Wednesday, June 20, 2007


This is my take on the Teochew's hot and sour fish soup, made popular by Carpenter Street's and Sunco Food Centre's. The preparation and cooking is simplicity in itself. Thus, I've taken the long winded (low-so) route of showing you the mundane, such as slicing this and that. Another thing, this is different from their "drop everything into the soup" method.

Have the fish monger fillet the fish with the skin intact - rough-skinned type are preferred; however I have used Promfret and the local Ba-Ong. Use the fish head, tails and bones for the broth. It needs to be boiled for 20 minutes with some carrots, leek and celery.

This dish can be taken as a soup, or treated as porridge as I have done. I haven't used a rice cooker for over a year now. I use a cast-away pot (bottom right photo), whose handle has dropped off,
without its lid. I use this pot within a bigger pot - sort of double boiler. This is a borrowed idea from Taiwanese Tatung's heavy rice cooker. You'll get perfect rice every time without any sticky burnt rice bottom, unless you're one of those people who can burn water!


20 gm. Ginger

1½ Chilli

300 gm. Fillet Fish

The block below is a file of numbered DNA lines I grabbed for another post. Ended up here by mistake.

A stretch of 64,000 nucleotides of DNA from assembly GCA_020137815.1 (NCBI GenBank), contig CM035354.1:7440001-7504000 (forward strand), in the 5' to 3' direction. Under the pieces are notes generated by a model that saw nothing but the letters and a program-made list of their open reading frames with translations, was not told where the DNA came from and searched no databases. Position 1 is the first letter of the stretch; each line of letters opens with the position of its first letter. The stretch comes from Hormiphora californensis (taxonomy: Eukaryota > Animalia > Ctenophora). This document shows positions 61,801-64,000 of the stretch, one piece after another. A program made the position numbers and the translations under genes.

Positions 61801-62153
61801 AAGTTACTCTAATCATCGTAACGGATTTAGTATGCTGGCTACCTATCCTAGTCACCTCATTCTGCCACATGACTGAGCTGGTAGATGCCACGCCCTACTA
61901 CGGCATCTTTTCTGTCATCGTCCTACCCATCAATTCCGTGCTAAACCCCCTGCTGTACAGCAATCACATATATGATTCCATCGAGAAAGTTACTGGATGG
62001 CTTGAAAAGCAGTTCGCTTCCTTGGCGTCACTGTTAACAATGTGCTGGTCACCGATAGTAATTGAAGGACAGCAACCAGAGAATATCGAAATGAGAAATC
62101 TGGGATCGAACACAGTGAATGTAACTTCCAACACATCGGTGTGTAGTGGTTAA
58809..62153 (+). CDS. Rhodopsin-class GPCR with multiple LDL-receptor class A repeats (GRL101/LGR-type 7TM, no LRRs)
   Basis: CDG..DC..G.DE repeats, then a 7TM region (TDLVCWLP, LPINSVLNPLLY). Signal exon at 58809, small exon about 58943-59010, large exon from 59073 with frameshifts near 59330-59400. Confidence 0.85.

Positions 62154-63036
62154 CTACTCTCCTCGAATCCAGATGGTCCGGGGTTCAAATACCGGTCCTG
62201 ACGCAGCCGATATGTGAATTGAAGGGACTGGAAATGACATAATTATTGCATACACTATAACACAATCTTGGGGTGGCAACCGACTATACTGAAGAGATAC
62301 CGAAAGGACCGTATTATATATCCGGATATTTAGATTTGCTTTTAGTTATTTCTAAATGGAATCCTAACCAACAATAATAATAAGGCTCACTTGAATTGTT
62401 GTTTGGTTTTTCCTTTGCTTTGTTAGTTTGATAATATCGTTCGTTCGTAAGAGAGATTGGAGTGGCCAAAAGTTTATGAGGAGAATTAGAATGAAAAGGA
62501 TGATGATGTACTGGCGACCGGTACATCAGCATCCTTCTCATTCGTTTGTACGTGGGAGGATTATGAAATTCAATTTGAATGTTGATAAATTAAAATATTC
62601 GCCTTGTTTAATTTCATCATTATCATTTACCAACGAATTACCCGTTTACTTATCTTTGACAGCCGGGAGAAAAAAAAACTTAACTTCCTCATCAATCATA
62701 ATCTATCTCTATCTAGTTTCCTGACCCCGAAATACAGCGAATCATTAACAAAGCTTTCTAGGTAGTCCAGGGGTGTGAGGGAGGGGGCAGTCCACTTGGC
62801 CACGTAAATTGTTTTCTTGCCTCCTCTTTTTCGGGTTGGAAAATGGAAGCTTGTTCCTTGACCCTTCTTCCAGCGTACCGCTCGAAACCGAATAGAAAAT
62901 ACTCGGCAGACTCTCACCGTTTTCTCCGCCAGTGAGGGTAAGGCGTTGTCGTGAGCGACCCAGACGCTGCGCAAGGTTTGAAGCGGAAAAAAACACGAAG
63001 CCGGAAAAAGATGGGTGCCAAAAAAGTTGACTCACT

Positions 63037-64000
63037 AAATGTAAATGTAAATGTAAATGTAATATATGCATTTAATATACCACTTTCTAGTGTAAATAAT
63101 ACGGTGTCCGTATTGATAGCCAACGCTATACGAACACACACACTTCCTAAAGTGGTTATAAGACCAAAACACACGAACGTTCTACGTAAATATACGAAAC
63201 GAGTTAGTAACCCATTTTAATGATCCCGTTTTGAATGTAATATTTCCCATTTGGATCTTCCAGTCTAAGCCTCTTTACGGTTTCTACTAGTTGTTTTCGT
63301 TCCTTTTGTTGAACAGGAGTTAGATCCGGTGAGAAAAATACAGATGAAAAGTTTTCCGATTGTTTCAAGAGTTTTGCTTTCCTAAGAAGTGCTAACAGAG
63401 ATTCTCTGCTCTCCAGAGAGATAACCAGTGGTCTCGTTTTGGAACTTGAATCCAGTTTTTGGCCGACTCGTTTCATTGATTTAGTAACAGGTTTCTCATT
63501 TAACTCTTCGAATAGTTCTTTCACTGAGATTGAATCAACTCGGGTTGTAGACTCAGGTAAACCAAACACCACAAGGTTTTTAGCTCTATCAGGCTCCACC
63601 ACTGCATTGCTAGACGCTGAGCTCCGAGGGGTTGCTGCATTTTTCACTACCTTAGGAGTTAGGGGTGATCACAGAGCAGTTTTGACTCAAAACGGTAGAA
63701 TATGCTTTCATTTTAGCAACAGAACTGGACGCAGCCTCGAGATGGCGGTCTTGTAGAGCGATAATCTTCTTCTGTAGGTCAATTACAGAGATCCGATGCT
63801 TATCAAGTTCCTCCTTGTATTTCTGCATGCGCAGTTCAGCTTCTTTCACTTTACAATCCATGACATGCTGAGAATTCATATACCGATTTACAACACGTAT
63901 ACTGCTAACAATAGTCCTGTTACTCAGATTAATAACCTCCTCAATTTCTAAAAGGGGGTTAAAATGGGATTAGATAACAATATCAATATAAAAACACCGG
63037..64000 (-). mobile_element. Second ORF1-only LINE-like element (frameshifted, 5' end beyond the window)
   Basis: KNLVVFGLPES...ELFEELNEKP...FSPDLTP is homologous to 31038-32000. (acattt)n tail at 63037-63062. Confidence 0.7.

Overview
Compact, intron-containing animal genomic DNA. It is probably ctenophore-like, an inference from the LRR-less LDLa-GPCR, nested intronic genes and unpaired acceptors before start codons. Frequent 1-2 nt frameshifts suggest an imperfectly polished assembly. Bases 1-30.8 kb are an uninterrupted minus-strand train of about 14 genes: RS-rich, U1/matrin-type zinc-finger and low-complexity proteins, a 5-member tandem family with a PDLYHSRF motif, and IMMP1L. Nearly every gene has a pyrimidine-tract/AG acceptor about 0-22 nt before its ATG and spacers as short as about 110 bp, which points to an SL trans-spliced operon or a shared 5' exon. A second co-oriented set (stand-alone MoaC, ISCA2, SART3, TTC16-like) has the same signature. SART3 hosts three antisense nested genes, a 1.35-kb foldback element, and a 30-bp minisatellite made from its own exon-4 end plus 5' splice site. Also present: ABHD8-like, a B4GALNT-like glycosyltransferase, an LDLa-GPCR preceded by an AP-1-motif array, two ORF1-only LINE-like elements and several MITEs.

1.5 Liter Fish Stock

3 Preserved Plums (S'ng Poi)


Cooked Rice

Fried Shallots & Green Onion


Julienne the ginger.

Slice the chillies into thin strips.

Cut the fish into bite size at about ½" thinckness.

Add 4 tablespoons of cooking oil into the wok. When hot put in the ginger and chillies. Fry until fragrant; this will give an amber color to the final soup.

Pour into the fish stock, and add in the S'ng Poi (preserved plum); give them a press before dropping into the soup. Bring the liquid to a boil.

Add in the sliced fish. Make sure they are submerged.

Add salt or fish sauce to taste. When the fish slices turn pale in color, simmer on low heat for another minute before serving.

Scoop a rice-spoonful of rice onto a bowl. Top with cooked fish slices, chilli and ginger. Then ladle the fish soup over it. Garnish with fried shallots and chopped green (spring) onion.

*Note the color of the soup is amber, which is different from Sunco's, as a result of frying the ginger and chillies.

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As the name implies, it's all about nothing! Kongkaying is like grasping in the air - more like hot air with occasional fartulence. Hopefully, something aromatic will come out of it! If not...

May the Farce be With You!


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